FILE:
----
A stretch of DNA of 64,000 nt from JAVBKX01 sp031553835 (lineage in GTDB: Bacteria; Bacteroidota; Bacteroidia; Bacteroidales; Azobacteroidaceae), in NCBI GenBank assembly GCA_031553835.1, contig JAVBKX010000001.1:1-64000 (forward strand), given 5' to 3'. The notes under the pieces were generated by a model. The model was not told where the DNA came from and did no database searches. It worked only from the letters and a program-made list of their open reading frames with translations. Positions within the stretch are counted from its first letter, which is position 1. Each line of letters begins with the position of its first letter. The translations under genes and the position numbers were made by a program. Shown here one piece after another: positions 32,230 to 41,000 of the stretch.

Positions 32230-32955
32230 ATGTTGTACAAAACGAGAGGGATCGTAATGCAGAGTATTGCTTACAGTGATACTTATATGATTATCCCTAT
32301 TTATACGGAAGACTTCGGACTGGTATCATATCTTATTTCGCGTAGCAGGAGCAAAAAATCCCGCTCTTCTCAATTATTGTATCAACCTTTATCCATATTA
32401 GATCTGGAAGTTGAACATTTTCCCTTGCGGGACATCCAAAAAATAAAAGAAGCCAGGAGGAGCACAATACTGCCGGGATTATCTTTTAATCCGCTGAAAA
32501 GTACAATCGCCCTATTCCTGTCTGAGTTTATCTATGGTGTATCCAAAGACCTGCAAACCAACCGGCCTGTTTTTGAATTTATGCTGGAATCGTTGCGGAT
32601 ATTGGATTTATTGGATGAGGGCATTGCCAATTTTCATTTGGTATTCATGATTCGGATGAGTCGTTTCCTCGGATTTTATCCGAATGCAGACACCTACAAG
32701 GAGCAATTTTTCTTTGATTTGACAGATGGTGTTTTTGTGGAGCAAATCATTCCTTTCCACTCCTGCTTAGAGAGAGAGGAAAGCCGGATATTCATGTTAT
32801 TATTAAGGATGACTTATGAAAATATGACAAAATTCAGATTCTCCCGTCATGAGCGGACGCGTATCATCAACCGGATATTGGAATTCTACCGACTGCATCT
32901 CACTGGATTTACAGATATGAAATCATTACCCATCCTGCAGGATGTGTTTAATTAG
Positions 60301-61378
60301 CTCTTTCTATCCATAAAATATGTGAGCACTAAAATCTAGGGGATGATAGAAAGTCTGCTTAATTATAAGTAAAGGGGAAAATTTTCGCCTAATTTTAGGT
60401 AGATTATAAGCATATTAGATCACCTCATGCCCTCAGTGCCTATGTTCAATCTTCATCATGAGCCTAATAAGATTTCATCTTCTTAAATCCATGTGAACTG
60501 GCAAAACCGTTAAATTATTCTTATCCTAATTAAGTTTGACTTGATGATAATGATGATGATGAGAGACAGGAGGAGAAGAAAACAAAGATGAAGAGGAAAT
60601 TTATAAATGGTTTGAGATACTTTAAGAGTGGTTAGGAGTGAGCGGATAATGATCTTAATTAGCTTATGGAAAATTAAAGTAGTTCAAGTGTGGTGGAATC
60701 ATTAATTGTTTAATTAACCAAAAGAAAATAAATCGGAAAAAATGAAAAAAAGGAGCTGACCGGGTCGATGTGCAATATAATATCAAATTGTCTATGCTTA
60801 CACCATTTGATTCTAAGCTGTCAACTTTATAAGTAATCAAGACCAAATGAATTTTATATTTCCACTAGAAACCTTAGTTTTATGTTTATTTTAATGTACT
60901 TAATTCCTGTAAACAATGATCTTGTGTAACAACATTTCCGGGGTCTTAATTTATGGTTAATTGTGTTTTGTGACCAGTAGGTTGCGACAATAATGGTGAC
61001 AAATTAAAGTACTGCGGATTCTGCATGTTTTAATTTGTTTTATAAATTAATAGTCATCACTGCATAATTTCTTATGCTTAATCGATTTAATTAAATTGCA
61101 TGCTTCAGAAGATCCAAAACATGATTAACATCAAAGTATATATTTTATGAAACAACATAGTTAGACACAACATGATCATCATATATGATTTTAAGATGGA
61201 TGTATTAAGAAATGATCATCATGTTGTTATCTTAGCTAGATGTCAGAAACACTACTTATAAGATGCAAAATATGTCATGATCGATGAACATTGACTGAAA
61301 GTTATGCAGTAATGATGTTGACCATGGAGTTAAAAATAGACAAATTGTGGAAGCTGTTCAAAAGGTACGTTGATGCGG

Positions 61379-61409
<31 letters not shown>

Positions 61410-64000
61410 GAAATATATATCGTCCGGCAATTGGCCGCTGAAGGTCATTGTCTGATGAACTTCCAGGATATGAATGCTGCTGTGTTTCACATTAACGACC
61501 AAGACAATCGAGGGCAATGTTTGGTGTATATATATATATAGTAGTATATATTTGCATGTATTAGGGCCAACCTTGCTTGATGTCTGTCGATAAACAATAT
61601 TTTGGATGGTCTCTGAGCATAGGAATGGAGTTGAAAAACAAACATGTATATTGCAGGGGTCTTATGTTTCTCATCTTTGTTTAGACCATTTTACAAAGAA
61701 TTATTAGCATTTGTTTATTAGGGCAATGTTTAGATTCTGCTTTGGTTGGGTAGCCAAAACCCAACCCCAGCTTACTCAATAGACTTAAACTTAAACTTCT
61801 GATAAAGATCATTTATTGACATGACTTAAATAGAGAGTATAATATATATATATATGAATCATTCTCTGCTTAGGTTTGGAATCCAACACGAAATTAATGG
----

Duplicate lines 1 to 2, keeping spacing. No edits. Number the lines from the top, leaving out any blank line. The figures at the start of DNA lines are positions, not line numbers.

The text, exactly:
A stretch of DNA of 64,000 nt from JAVBKX01 sp031553835 (lineage in GTDB: Bacteria; Bacteroidota; Bacteroidia; Bacteroidales; Azobacteroidaceae), in NCBI GenBank assembly GCA_031553835.1, contig JAVBKX010000001.1:1-64000 (forward strand), given 5' to 3'. The notes under the pieces were generated by a model. The model was not told where the DNA came from and did no database searches. It worked only from the letters and a program-made list of their open reading frames with translations. Positions within the stretch are counted from its first letter, which is position 1. Each line of letters begins with the position of its first letter. The translations under genes and the position numbers were made by a program. Shown here one piece after another: positions 32,230 to 41,000 of the stretch.

Positions 32230-32955